New Zealand photographer Derek Smith has a keen eye for the everyday world. His colour, light, and composition make his photos memorable documents of a changing world. There is a beautiful simplicity about them that seems to echo the joy of the photographer. Some of his photographs resemble the work of painters like Edward Hopper or Alex Colville. For a more in-depth view of his work, check out this wonderful BBC interview with Derek. Also, you can see more of his work on Flickr.
I asked him eight questions about his work and his current projects.
Tell me a little about yourself. Where are you from, and where do you live now?
I am 60 years old and was born in Newcastle, UK, but have lived in NZ since 1963– originally in Auckland but have travelled and lived extensively around the country since 1988. I married Maclean Barker (another obsessive photographer, luckily) in 1994 and have a son, Oscar, who is now 21. We are now finally settled in a small seaside village, Kakanui, on the east coast of the South Island.
What subject matter attracts you, and why?
I really enjoy composing pictures and that leaves the content fairly open but because I prefer them to also have a documentary value, I tend to focus on the social landscape. I love colour, light and form and arranging these elements to have aesthetic meaning to me in a rectangular composition. As children, we respond to these elements in a purely primal sense before we identify them as learned objects (tree, house, car, etc.) so I try and retain that simple sensory joy when observing things rather than attaching cultural, social or political meaning to what I observe (all learned rather than sensory.) I believe that everything is natural so I view myself as a nature photographer.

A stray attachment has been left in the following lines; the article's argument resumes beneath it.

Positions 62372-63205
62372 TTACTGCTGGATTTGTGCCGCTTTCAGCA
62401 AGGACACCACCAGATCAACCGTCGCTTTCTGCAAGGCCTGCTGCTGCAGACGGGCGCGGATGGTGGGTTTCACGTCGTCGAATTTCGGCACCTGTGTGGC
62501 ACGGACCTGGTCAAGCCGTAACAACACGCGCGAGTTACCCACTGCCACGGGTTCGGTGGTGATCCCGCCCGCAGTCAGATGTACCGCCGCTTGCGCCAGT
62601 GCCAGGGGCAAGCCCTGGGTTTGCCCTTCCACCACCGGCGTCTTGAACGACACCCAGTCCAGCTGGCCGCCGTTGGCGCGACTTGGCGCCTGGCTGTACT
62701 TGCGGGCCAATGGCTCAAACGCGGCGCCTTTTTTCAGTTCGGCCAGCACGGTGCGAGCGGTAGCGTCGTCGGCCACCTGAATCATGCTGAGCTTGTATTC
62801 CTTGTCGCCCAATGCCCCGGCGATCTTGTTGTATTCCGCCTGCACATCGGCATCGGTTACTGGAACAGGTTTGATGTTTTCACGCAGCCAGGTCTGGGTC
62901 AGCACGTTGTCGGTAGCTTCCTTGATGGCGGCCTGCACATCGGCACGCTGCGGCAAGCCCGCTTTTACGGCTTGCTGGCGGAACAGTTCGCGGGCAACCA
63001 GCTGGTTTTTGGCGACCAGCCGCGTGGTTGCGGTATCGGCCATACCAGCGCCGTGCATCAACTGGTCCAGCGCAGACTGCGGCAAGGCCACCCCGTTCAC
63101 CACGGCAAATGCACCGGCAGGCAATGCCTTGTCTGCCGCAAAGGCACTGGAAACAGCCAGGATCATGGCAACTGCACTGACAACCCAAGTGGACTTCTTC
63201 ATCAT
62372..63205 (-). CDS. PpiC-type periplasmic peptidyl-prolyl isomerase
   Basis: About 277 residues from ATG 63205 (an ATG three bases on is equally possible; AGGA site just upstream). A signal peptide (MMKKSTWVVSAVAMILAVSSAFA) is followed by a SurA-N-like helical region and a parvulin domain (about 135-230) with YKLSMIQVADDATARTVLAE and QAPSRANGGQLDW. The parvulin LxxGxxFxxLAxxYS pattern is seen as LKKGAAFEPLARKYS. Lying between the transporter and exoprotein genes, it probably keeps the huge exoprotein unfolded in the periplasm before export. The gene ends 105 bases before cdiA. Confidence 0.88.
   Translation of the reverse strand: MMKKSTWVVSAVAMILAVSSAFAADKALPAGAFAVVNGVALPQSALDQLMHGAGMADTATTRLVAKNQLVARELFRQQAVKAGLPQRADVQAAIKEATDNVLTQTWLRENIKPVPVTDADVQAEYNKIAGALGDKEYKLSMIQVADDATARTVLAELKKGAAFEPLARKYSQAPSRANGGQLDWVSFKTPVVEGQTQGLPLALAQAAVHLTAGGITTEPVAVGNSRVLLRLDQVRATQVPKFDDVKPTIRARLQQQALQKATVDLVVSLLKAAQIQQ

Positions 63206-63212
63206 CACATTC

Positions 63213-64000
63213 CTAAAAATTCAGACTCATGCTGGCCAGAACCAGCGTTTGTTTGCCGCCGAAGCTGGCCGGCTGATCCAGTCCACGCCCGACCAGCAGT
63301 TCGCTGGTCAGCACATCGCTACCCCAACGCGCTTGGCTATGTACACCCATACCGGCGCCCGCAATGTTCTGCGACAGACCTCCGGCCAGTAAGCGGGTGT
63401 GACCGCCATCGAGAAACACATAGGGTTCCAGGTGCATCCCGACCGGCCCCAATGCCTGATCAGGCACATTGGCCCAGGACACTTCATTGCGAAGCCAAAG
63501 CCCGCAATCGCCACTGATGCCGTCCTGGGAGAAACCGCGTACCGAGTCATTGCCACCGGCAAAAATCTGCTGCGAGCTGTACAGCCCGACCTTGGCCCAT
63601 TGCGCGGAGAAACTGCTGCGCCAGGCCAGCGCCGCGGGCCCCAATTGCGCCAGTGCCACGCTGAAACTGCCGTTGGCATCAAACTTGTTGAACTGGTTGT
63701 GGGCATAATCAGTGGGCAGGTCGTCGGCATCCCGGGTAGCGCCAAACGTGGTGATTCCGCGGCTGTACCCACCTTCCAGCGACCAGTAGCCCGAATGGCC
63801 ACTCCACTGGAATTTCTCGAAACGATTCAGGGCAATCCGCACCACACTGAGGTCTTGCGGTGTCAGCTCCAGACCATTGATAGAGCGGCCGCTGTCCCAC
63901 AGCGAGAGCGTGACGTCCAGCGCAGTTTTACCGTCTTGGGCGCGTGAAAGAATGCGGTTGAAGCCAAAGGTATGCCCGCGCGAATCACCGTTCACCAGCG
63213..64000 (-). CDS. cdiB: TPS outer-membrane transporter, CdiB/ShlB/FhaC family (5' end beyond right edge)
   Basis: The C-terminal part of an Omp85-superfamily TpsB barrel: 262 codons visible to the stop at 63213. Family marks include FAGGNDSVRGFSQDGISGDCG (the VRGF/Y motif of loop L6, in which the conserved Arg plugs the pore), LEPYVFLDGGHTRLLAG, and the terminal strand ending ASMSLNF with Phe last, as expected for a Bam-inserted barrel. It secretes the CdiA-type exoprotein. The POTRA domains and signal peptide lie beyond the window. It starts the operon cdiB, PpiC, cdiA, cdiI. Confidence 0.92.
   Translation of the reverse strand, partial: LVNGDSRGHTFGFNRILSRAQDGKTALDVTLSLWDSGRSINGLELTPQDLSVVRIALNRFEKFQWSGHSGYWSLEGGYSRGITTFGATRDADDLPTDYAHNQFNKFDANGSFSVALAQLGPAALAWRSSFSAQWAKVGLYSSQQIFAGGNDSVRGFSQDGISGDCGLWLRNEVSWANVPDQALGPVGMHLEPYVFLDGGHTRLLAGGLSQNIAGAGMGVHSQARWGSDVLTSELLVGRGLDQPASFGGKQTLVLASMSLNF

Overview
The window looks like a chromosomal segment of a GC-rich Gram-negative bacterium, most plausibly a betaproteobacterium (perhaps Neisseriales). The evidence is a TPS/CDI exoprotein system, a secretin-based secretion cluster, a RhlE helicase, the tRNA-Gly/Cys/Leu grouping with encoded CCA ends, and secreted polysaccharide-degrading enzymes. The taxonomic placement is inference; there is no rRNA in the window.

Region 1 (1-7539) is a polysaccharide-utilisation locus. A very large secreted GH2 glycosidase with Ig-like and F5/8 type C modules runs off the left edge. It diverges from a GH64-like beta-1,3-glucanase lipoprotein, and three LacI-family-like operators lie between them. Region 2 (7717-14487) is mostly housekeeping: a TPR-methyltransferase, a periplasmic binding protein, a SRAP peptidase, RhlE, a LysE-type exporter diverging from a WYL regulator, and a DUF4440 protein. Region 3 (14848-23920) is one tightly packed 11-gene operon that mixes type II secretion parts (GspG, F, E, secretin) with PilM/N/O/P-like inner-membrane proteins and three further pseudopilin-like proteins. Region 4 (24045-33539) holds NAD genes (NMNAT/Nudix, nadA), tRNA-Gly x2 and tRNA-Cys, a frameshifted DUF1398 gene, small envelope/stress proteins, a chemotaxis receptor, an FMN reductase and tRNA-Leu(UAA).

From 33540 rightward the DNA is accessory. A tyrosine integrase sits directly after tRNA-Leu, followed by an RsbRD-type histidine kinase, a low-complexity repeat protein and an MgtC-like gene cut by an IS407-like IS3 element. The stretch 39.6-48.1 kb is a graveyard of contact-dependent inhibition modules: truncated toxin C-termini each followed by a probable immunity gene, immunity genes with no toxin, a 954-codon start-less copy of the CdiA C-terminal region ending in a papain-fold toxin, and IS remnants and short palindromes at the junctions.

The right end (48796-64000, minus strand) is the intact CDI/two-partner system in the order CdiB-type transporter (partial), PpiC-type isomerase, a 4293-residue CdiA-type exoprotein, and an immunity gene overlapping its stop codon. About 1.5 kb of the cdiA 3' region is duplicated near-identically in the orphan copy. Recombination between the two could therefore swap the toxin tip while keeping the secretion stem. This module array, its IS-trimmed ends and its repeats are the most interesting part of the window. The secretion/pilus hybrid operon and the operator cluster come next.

Your social documentary photos of New Zealand are stunning in their lighting, colour, and composition. (They certainly make me want to visit New Zealand.) And you have been at it for thirty years. Have you pretty much covered the entire country?
I am the “fill in guy” for a nationwide meter reading company so I get sent to every corner of the country often for weeks at a time when required. Due to the nature of my job, I have familiarised myself with my country very intimately. It is a relatively young country with a limited degree of diversity but I have gotten to know the different social and physical characteristics of each region really well. This has given me a great opportunity to chat with a huge range of people and photograph the country I love. The pay is crap but thanks to digital I am cheap to run.
Can you tell us about the projects you are working on these days?
Photographically, I am on an ongoing lifetime project that began almost 40 years ago. I carry my camera everywhere and always seem to find something to point it at. I did have a book published a few years ago but the publisher packaged and marketed it more as a Kiwiana collection for the local market. It sold quite well. I would like to self publish a book or two with a more specifically photographic feel but I know that would limit its market, particularly here in NZ. The bookstores here are filled with magnificent landscape works that I don’t feel compelled to add to. The social landscape is the broad theme that I seem to be most attracted to and the passage of time always adds a fresh dimension to the pictures.